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Renelique v. Goord

August 7, 2006

GARY RENELIQUE, PLAINTIFF,
v.
GLENN S. GOORD, CORRECTIONAL SERVICES (D.O.C.S.); LESTER N. WRIGHT, DEPUTY COMMISSIONER/CHIEF MEDICAL OFFICER; LUCIEN J. LECLAIRE, JR., DEPUTY COMMISSIONER; THERESA A. KNAPP-DAVID, DIRECTOR OF CLASSIFICATION AND MOVEMENT; STEVEN VAN BUREN, REGIONAL HEALTH SERVICES ADMINISTRATOR; T. MALOW, LIEUTENANT, BARE HILL CORRECTIONAL FACILITY; MARTIN J. IRITZ, SERGEANT, BARE HILL CORRECTIONAL FACILITY; DOCTOR T. KLUWE, DOCTOR, BARE HILL CORRECTIONAL FACILITY; DOCTOR FERRARI, DOCTOR, BARE HILL CORRECTIONAL FACILITY; MCKENZIE, #205, BARE HILL CORRECTIONAL FACILITY; N. MADER, OFFICER, BARE HILL CORRECTIONAL FACILITY; K. FRESN, OFFICER, BARE HILL CORRECTIONAL FACILITY; AND OFFICER STOLTENBERG, COLLINS CORRECTIONAL FACILITY, DEFENDANTS.



The opinion of the court was delivered by: Scullin, Senior Judge

MEMORANDUM-DECISION AND ORDER

I. INTRODUCTION

In his amended complaint, which he filed on August 27, 2003, see Dkt. No. 18, Plaintiff alleges violations of the Eighth Amendment guarantee against cruel and unusual punishment because Defendants Fresn and Marlow failed to protect him from a sexual assault by his cell mate and because, subsequently, Defendants Ferrari, Fresn, Kluwe, and McKenzie failed to provide him with adequate medical assistance. Plaintiff also contends that Defendant Mader assaulted him by striking him in the head, neck, back, and lower abdomen and that Defendant Stoltenberg discriminated against him by using harassing language, which embarrassed and humiliated him.

In addition, Plaintiff alleges that Defendants Goord, Wright, LeClaire, Knapp-David, and Van Buren violated his First Amendment rights by retaliating against him for filing complaints and grievances. Plaintiff also asserts that Defendant Mader deprived him of his "copy card" and "legal article" in violation of his due process rights and that Defendant Iritz violated his due process rights when he placed him in "administrative segregation" for thirty days. Finally, Plaintiff claims that Defendants violated his rights under the Americans with Disabilities Act ("ADA") by transferring him to another facility that could not accommodate his disability.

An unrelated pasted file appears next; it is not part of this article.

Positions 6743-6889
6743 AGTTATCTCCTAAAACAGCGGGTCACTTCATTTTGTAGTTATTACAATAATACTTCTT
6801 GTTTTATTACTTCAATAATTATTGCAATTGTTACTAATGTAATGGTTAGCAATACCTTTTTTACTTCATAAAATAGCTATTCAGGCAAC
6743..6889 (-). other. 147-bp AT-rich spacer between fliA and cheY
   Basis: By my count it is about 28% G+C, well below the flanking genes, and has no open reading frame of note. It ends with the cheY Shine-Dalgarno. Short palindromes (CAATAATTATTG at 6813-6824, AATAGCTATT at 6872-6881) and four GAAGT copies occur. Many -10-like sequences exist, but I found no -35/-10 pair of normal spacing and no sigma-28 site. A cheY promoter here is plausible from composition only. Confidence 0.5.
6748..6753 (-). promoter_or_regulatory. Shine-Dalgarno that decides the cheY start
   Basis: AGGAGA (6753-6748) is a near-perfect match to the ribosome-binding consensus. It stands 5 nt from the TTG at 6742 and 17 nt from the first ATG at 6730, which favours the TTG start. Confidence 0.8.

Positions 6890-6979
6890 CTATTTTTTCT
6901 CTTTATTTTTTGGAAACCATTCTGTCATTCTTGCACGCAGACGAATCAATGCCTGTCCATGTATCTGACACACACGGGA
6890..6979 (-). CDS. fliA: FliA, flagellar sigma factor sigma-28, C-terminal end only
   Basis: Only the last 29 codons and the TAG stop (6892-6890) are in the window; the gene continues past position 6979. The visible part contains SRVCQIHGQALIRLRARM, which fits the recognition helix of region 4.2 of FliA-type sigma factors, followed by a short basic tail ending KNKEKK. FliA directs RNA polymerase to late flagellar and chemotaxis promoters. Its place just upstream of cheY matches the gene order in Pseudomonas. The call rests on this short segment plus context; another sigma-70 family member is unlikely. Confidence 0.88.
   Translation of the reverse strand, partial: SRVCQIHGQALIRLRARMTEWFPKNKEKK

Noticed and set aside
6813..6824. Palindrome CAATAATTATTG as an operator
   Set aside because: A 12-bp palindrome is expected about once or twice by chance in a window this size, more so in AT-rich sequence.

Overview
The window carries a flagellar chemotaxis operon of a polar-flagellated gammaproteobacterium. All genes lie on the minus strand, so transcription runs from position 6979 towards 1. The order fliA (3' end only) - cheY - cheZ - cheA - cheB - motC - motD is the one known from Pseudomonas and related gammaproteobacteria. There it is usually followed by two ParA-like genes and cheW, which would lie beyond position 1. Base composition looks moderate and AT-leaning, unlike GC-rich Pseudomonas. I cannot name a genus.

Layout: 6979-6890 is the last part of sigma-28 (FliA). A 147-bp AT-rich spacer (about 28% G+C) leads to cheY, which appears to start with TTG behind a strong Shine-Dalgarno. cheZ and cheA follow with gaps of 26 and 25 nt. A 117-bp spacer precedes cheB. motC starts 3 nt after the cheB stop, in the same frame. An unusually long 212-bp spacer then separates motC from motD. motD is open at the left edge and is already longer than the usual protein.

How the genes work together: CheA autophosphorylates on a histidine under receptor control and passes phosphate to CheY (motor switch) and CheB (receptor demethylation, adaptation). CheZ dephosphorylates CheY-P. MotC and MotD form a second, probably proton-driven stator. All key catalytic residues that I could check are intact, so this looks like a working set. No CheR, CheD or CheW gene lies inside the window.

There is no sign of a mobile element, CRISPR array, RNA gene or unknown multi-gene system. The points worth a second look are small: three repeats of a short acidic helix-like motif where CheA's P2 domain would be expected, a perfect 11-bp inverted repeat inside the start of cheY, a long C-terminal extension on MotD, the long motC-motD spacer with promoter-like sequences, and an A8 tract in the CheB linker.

On December 10, 2004, Defendants Goord, Wright, LeClaire, Knapp-David, Van Buren, Iritz, Ferrari, and Stoltenberg filed a motion for summary judgment on the ground that Plaintiff's complaint lacked merit. See Dkt. No. 59. In addition, on August 10, 2005, Defendants Mader and Fresn filed a motion to dismiss for failure to timely effect service upon them, pursuant to Rule 4(m) of the Federal Rules of Civil Procedure. See Dkt. No. 79.

On September 19, 2005, Magistrate Judge Di Bianco issued a Report-Recommendation in which he recommended that the Court grant Defendants' motion for summary judgment and dismiss the entire complaint on its merits. See Dkt. No. 80. Alternatively, Magistrate Judge Di Bianco noted that Plaintiff failed to exhaust his administrative remedies with respect to any of the claims he asserts in his amended complaint. Magistrate Judge Di Bianco also recommended that the Court dismiss the claims against all Defendants with prejudice, except for the assault claim against Defendant Mader, which he recommended that the Court dismiss without prejudice. Finally, Magistrate Judge Di Bianco recommended that the Court deny Defendant Mader's and Fresn's motion to dismiss as moot because of his recommendation regarding the merits of Plaintiff's claims.

Currently before the Court are Plaintiff's objections to these recommendations.

II. DISCUSSION

A. Standards of Review

1. Review of Magistrate Judge's Report-Recommendation